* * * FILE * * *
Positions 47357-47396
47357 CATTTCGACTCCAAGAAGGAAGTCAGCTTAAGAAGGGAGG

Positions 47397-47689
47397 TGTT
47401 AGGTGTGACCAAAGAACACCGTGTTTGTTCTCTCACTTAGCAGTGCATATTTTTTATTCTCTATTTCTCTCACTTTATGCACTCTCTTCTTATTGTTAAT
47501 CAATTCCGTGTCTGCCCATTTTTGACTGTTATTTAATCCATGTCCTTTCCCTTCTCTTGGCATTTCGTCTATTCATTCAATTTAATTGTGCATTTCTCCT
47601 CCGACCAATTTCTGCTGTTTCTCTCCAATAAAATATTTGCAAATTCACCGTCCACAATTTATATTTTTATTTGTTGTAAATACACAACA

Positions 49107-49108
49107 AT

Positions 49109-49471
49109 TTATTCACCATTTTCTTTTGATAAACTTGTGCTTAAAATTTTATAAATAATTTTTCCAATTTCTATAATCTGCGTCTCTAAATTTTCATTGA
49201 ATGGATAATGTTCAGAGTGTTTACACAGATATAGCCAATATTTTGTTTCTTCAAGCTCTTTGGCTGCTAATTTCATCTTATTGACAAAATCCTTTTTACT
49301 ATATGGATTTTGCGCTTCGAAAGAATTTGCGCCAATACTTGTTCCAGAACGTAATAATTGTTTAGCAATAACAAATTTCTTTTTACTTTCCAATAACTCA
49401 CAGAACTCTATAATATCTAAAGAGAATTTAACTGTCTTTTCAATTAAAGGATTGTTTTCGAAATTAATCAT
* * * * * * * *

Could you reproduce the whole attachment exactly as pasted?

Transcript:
Positions 47357-47396
47357 CATTTCGACTCCAAGAAGGAAGTCAGCTTAAGAAGGGAGG

Positions 47397-47689
47397 TGTT
47401 AGGTGTGACCAAAGAACACCGTGTTTGTTCTCTCACTTAGCAGTGCATATTTTTTATTCTCTATTTCTCTCACTTTATGCACTCTCTTCTTATTGTTAAT
47501 CAATTCCGTGTCTGCCCATTTTTGACTGTTATTTAATCCATGTCCTTTCCCTTCTCTTGGCATTTCGTCTATTCATTCAATTTAATTGTGCATTTCTCCT
47601 CCGACCAATTTCTGCTGTTTCTCTCCAATAAAATATTTGCAAATTCACCGTCCACAATTTATATTTTTATTTGTTGTAAATACACAACA

Positions 49107-49108
49107 AT

Positions 49109-49471
49109 TTATTCACCATTTTCTTTTGATAAACTTGTGCTTAAAATTTTATAAATAATTTTTCCAATTTCTATAATCTGCGTCTCTAAATTTTCATTGA
49201 ATGGATAATGTTCAGAGTGTTTACACAGATATAGCCAATATTTTGTTTCTTCAAGCTCTTTGGCTGCTAATTTCATCTTATTGACAAAATCCTTTTTACT
49301 ATATGGATTTTGCGCTTCGAAAGAATTTGCGCCAATACTTGTTCCAGAACGTAATAATTGTTTAGCAATAACAAATTTCTTTTTACTTTCCAATAACTCA
49401 CAGAACTCTATAATATCTAAAGAGAATTTAACTGTCTTTTCAATTAAAGGATTGTTTTCGAAATTAATCAT